Marshalling our Resources: Missing School, Rowing Boats, and Making Space for Creativity

Recently I've been having that experience we all have where something--a thought, an idea, a symbol--is brought to our attention and then we start seeing it everywhere.

I've been having a very hard time getting my junior high son out of bed in the morning. Because of this, he has missed a lot of school and his grades are not good. We were due for an IEP conference anyway, so, naturally, his attendance became the focus of the meeting. One particular thing the assistant principal said caught my attention. He said that there are plenty of other kids in the school that are experiencing the same problems as my son but there is a big difference between them and him. They are making use of the resources available to them, and he is not.

When the VP said that to my son, I felt like he also meant the message for me. So I started to think it over....

Around the same time as this I was reading @theboysintheboat by Daniel James Brown. The book is about the rowing team at Washington State that went to the 1936 Olympics in Nazi Germany. The part of the story I was reading was about their coach, Al Ulbrickson, who was struggling to get the boys to perform at the level he felt certain they were capable of. He had already worked and reworked dozens of strategies--both old and new. Some of the things he'd tried had brought about gains in their performance but the gains had been small and/or inconsistent--never enough to get them to Berlin.

Going into the final season leading up to Berlin, Ulbrickson fine-tuned his approach. Part of that approach was that he was going to need to make full use of the resources available to him and his team. One of their most precious resources was George Pocock.

Pocock was a boat builder who worked out of the team's boathouse and as an unofficial advisor to their coach and crew. He had more practical knowledge about rowing and racing boats than probably anyone else in the world at that time. But there was more to him than that. He was remarkable in his intuitive understanding of what made the crew tick on a philosophical and psychological level.

Joe Rantz, one of the crew's rowers, particularly concerned Ulbrickson. "He'd scolded Joe, he'd encouraged him, he'd demoted him, he'd repromoted him. But he wasn't any closer to understanding the mystery of him. Now Ulbrickson turned to Pocock for some help. He asked [Pocock] to take a look at Rantz--to talk to him, to try to figure him out and, if possible, to fix him." (Chapter 12, pg. 213, hardcover edition)

I think you know where this is headed. I haven't finished the book yet but I know that Pocock and his influence are instrumental in "fixing" Rantz and getting the team to the Olympics.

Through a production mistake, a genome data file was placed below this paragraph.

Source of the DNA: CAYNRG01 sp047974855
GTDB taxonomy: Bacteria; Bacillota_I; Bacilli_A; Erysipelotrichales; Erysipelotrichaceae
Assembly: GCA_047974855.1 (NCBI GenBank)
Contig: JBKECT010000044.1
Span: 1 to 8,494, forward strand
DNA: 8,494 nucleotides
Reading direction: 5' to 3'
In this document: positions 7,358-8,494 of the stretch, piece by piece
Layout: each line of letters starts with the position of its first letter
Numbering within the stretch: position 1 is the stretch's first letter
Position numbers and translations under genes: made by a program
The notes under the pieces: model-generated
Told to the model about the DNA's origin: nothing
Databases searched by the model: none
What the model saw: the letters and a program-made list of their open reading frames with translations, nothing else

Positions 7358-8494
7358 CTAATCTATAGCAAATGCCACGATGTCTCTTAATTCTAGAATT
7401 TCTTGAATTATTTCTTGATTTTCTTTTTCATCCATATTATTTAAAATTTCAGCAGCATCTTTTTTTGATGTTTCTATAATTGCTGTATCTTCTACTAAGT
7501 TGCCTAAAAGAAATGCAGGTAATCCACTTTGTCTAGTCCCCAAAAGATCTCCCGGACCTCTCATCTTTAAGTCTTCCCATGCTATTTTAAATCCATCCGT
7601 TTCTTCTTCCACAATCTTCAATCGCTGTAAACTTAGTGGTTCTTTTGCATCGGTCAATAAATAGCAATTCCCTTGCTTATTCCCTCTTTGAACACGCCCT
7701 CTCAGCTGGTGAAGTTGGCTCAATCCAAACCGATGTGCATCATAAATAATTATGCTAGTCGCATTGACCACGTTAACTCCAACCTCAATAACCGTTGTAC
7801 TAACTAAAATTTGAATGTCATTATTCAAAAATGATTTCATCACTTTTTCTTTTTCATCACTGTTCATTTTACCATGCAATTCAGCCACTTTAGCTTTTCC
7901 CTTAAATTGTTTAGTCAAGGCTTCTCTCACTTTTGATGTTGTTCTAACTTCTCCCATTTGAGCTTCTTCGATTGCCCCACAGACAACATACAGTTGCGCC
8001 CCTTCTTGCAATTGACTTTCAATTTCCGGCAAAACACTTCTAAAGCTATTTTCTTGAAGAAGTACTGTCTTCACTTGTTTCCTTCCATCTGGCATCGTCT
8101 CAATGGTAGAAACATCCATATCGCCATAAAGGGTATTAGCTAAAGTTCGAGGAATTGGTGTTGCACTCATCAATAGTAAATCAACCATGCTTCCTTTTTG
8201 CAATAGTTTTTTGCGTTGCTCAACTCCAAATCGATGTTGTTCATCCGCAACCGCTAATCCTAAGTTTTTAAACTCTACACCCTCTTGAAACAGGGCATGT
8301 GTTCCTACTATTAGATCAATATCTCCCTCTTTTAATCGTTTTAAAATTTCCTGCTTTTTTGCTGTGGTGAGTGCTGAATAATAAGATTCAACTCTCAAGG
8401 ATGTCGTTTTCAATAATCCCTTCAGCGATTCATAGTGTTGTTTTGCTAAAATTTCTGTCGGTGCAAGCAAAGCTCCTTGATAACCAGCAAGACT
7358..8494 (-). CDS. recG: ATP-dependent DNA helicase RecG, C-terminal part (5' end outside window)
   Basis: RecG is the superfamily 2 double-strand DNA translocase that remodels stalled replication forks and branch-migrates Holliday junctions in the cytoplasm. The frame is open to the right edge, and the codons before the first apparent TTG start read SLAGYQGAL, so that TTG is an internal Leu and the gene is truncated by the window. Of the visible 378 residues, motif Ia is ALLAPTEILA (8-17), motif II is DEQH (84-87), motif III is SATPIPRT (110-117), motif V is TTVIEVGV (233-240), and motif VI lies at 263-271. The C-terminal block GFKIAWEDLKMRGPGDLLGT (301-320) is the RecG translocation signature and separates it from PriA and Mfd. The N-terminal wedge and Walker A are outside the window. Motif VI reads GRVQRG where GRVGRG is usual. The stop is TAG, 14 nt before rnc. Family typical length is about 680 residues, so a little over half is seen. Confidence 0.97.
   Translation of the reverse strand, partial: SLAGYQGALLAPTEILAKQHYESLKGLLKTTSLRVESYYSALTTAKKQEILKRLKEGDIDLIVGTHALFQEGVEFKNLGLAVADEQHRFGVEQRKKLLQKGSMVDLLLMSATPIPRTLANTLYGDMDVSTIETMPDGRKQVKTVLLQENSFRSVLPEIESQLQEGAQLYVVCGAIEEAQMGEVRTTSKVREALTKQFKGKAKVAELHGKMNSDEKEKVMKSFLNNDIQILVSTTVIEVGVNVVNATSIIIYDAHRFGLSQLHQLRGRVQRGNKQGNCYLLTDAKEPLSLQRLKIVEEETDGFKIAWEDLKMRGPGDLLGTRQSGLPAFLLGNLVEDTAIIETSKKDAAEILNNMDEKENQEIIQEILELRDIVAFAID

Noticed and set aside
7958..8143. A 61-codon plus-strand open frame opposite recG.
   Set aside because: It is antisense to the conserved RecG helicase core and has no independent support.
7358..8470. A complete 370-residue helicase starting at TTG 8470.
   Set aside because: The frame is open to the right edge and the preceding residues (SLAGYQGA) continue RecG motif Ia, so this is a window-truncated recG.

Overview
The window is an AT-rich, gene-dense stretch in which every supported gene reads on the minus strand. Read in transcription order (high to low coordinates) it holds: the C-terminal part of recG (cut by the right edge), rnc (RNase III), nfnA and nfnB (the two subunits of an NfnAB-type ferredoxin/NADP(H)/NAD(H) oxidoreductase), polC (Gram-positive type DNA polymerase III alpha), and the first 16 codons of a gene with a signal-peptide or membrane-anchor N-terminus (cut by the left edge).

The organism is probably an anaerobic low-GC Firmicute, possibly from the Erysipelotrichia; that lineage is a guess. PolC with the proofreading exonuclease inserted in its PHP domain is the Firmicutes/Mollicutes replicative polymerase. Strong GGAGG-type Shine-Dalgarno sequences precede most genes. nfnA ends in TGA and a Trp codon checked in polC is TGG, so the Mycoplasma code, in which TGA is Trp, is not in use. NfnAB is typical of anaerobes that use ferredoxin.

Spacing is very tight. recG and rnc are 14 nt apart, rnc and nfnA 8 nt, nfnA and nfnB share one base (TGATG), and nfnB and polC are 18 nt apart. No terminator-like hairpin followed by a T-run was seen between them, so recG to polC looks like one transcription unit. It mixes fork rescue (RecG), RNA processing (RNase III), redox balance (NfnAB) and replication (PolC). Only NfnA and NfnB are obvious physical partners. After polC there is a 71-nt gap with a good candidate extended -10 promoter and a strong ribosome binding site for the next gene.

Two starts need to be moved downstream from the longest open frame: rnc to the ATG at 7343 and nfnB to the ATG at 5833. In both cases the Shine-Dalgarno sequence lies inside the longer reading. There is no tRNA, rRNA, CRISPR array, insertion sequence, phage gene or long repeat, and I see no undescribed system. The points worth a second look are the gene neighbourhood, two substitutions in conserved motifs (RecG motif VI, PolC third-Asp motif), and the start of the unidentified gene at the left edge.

Which brings me back to the concept that's been coming up for me alot lately: marshalling (i.e. assembling) and making the best possible use of our resources.

What does marshalling our resources have to do with making room in our lives for and finding motivation for art and creativity in our lives?

Well, for example, what if Ulbrickson had told himself that he was already trying as hard as he could and there was nothing else he could do? What if he had decided he was stuck and couldn't do anything more? But there was something else he could do--he could bring in more and better help. He could make better use of the resources available to him and his team.

And in the example of my junior high son? Well, we're still in the thick of it but I'm definitely starting to think about the resources that are available to us and that we haven't been utilizing. I'm trying to follow Ulbrickson's lead.

Sometimes I feel stuck and I tell myself I've given all I can. I tell myself my energy, my ideas, my motivation--everything--are all used up. First of all, this is never true for me. I suspect it's never true for you either.

But second, when I do feel this way, I might remind myself to stop looking inside my head and my feelings and sensations and start looking at the world around me. What are the resources outside myself that are available to me? What difference could it make if I were to call upon them?

So, here is a wall I keep butting my head against in my creative efforts: waning energy and disappearing motivation. So often I feel tired--simply wiped out. What resources do I have that can help me address this problem? Specifically, how can I look outside myself for help?

A few ideas: I could set up a time when I can paint with a friend; I can sign up for a community class; I can talk to a therapist or a friend who motivates me; I can research motivational and time-management techniques; I can ask other creatives how they get back their energy and motivation.....

That's a hella lot of resources and that's the tip of the iceburg.

And that's probably enough talk about this subject for this itty-bitty blog post but I want to end by turning to you--my readers--because I hope you can be a resource to me, too. I hope we can be a resource to each other.

Could you please share below, in the comments, how you marshall your resources to make creativity happen in your life? I'd like to hear about the resources you've found both inside and outside yourself that have helped you get unstuck. I'd love to hear, especially, how you break out, or climb out, or are pulled out of fatigue and ennui.

Your comments would mean so much to me. Thank you and don't ever forget this: our souls are just plain going to wither up and die if we don't create.

Until next time!


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